In 1882, while only a sophomore at Great Barrington High School, William E. B. Du Bois purchased Thomas Macaulay's "History of England." Although the cost of this five-volume set was, as Du Bois recalls, "far beyond my ability to pay," he "wanted it fiercely." The owner of Great Barrington's only bookstore (there were not many in this part of Massachusetts) arranged for the young Du Bois to purchase the books on installments. With money earned from running errands for neighbors, Du Bois paid 25 cents each week until Christmas when, as he recalls, "I took my precious purchase home." In this early incident from Du Bois' long life, we see very plainly the expression of a system of values embodied in the word with which Du Bois' name is synonymous: scholarship. In the life of this scholar who became the first Afro-American to earn a doctor of philosophy from Harvard University, the frequently diverging paths of scholarship and social activism converge.
The Library of America's long-awaited volume of Du Bois' writing provides inspiring proof of a New England boy's unwavering commitment to social ideals and to the life of the mind. With the editorial assistance of the able Nathan Huggins, professor of history and director of the W.E.B. Du Bois Institute at Harvard University, the Library of America has published in a single volume "The Suppression of the African Slave-Trade to the United States of America, 1638-1870," "The Souls of Black Folk," "Dusk of Dawn: An Essay Toward an Autobiography of a Race Concept" and many of Du Bois' most important speeches and articles.
As a revised version of his doctoral dissertation, "The Suppression of the African Slave-Trade" is Du Bois' first book. Beginning with the Colonial period and ending with the Civil War, Du Bois argues that the African slave-trade flourished, in spite of laws prohibiting its spread, because Americans valued profit more than morality. In his carefully researched notes that are the appendix to this volume, Huggins reminds us that the "Suppression of the African Slave-Trade" was published in 1896 as the first volume of the Harvard Historical Studies. According to Huggins, there were only two other printings of this work in Du Bois' lifetime. The first was in 1904, and the second, containing an apologia in which Du Bois bemoans his ignorance of Marx and Freud during the writing of his first book, was in 1954. Betraying the historian's predilection for original texts, as editor of this volume Huggins has selected the 1896 version of Du Bois' doctoral dissertation, but has placed wisely the apologia in his notes.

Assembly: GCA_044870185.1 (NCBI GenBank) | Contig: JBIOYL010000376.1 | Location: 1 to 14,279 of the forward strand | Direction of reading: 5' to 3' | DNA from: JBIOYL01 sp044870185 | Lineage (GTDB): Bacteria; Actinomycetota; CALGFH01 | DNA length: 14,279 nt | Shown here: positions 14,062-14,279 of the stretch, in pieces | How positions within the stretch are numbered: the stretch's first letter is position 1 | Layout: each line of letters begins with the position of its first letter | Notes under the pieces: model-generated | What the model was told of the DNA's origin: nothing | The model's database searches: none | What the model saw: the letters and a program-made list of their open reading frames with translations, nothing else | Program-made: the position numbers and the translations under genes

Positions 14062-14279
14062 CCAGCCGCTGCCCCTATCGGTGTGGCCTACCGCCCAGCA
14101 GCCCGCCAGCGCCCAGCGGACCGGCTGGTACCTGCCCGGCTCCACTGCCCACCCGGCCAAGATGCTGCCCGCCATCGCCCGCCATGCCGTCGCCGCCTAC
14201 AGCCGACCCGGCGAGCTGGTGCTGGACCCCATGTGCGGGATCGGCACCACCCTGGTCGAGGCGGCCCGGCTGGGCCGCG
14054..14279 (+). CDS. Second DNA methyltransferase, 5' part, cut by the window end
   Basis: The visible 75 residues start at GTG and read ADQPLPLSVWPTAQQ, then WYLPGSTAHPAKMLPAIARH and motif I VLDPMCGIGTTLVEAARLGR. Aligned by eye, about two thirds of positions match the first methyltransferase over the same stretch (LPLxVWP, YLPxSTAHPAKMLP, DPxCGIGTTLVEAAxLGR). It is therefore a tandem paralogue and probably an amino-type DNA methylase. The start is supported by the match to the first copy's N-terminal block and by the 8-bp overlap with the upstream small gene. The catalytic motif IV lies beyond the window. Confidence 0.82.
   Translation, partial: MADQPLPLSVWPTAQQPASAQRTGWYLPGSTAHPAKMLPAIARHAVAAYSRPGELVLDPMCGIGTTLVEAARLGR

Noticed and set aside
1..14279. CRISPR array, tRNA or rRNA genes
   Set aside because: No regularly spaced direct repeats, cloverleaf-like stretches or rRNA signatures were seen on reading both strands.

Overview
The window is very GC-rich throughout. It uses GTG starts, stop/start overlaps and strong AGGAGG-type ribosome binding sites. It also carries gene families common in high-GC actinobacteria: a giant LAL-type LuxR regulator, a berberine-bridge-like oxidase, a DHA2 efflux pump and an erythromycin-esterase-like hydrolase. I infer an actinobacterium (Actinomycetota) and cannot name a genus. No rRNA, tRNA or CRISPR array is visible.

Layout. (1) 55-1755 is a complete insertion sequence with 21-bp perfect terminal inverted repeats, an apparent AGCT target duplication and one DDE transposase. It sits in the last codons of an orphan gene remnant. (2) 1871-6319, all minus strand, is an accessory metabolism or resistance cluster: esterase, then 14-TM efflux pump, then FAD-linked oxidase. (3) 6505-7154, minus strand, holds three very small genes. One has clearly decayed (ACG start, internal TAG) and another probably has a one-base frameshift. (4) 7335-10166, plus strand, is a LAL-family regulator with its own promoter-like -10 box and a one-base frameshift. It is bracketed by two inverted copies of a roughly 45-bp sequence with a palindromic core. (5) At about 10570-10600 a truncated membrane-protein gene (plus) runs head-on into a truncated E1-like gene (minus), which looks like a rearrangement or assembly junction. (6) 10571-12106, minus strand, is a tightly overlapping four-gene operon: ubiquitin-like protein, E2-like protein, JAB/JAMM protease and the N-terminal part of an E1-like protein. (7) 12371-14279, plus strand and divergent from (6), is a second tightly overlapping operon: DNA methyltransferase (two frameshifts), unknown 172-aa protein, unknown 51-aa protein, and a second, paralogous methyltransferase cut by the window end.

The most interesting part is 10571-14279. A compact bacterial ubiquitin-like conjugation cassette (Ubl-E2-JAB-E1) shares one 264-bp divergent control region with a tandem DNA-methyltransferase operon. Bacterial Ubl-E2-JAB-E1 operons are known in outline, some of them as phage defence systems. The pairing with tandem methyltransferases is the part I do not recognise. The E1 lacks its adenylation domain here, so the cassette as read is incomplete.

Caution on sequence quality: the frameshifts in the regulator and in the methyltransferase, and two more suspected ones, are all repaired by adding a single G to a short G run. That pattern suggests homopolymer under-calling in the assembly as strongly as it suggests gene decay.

"It is a peculiar sensation, this double consciousness, this sense of always looking at one's self through the eyes of others, of measuring one's soul by the tape of a world that looks on in amused contempt and pity. One ever feels his two-ness,--an American, a Negro; two souls, two thoughts, two unreconciled strivings: two warring ideals in one dark body, whose dogged strength alone keeps it from being torn asunder." These history-making words are taken from "Of Our Spiritual Strivings," the first of 14 essays that together are "The Souls of Black Folk." In his notes, Huggins writes that with the exception of "Mr. Booker T. Washington and Others" and "The Sorrow Songs," the essays in this landmark work were published initially in such journals as The Atlantic Monthly and The Dial.
Du Bois' three-part meditation on the history, circumstances and spirituality of Afro-Americans is now an American classic. The much-deserved praise that "The Souls of Black Folk" received from Du Bois' contemporaries is an early portent of the work's abiding relevance. Henry James described this life-giving garland of essays as "the only Southern book of distinction published in many years." Echoing James' admiration, Benjamin Brawley wrote that in Du Bois' prose he felt the "passion of a mighty heart."